RIVER SID – ‘THE BAD OLD DAYS’
This is an account of the river banks in Sidford and Sidmouth from the early twentieth century, as told by Nigel Hyman of the Sidmouth Museum. It originally appeared in the One Magazine in August 2021 and has been published here with the kind permission of the author.
The Revd James George Cornish (1860-1938) lived at Salcombe House (now Hunters Moon) in his later life. In 1911 he wrote a booklet, The Beauties of the River Sid and an Appeal for their Preservation. The ‘good old days’ certainly did not apply to the sad state of the river and its banks in the early 20thC. House owners close to the river had riparian rights and erected ugly enclosures surrounding their land. (photo) At that time neither the National Trust nor the Sid Vale Association (SVA) owned land in the Byes. He wrote: ‘Some of the owners regard it as a convenient place in which to deposit refuse, dead cats, empty tins and broken crockery.’ The SVA was active in tackling the problems but realised that purchase of land adjacent to the river was essential. In addition, circulars were sent to all houses close to the Sid asking the residents not to use the river for depositing their rubbish.
Cornish added a supplement to his original text in 1933 and was pleased by improvements but was critical of some of the residents of Sidford and asked them to ‘…refrain from depositing motor tyres and tins in the water, for they all travel down to the sea and Sidmouth gets both the squalor and the blame of them.’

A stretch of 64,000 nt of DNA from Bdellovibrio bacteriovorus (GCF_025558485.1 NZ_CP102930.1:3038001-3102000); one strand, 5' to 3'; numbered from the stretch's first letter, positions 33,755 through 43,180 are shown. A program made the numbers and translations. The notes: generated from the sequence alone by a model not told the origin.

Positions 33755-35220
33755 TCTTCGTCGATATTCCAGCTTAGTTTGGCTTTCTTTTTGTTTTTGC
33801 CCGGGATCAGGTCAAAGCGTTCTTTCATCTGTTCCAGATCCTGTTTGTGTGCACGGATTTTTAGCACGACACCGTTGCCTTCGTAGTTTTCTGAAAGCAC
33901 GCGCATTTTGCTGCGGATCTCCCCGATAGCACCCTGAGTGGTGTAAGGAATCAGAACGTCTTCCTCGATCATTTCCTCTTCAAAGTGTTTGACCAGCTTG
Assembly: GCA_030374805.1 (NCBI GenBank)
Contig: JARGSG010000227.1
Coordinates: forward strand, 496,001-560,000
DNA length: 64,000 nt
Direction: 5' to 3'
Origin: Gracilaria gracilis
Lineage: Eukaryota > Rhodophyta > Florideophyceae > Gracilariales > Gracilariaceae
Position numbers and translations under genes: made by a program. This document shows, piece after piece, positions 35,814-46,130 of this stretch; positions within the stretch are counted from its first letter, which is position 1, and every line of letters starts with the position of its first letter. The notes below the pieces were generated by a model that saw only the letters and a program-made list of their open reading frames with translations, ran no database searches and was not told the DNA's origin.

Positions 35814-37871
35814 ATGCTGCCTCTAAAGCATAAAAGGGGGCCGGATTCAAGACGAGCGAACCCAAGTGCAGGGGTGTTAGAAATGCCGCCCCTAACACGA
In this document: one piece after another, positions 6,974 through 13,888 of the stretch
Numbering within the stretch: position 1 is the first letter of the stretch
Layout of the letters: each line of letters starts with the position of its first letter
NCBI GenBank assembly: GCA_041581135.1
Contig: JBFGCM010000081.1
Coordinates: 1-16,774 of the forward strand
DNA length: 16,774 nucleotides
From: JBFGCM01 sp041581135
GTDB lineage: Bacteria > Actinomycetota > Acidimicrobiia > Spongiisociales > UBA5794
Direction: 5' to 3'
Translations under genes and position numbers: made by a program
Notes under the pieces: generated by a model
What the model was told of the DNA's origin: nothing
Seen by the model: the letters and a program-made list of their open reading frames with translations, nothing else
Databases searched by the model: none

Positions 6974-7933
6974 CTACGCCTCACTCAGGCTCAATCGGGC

The single individual to whom we should be most grateful for positive change was Annie Leigh Browne (1851-1936). She divided her time between London and Sidmouth, where she lived at The Hills on Sid Road, a family property. In the first decade of the 20thC she bought about 20 acres of land on both sides of the River Sid between Lovers Walk opposite Lawn Vista and the bridge at the bottom of Sid Lane. (This land was gifted to the National Trust on her death.) Nationally she was a seasoned campaigner for women’s rights, especially with respect to education and local government, and she must have been a forceful member of any local committee.
There was, however, an obstacle which even this formidable lady could not overcome in her lifetime. Mr Medhurst owned a dairy on Temple Street, opposite the entrance to the cemetery, and land behind the dairy down to the river as well as a plot on the opposite (eastern) bank. In 1911 he applied for permission to build a house on that plot and, surprisingly, approval was given. This red brick house, ‘The Rest’, was between the river and the footpath, onto which it encroached. On the western bank his garden and orchard were surrounded by a red brick wall with barbed wire and glass on the top.
After his death the land was bought by Lady Lockyer, Annie’s sister, and demolition of the house and garden walls was planned. However, WW2 intervened and Sidmouth UDC postponed the demolition until the late 1950s as the property was requisitioned to accommodate evacuees. Some older residents still remember the house and the plank bridge across the river which joined the property and the orchard.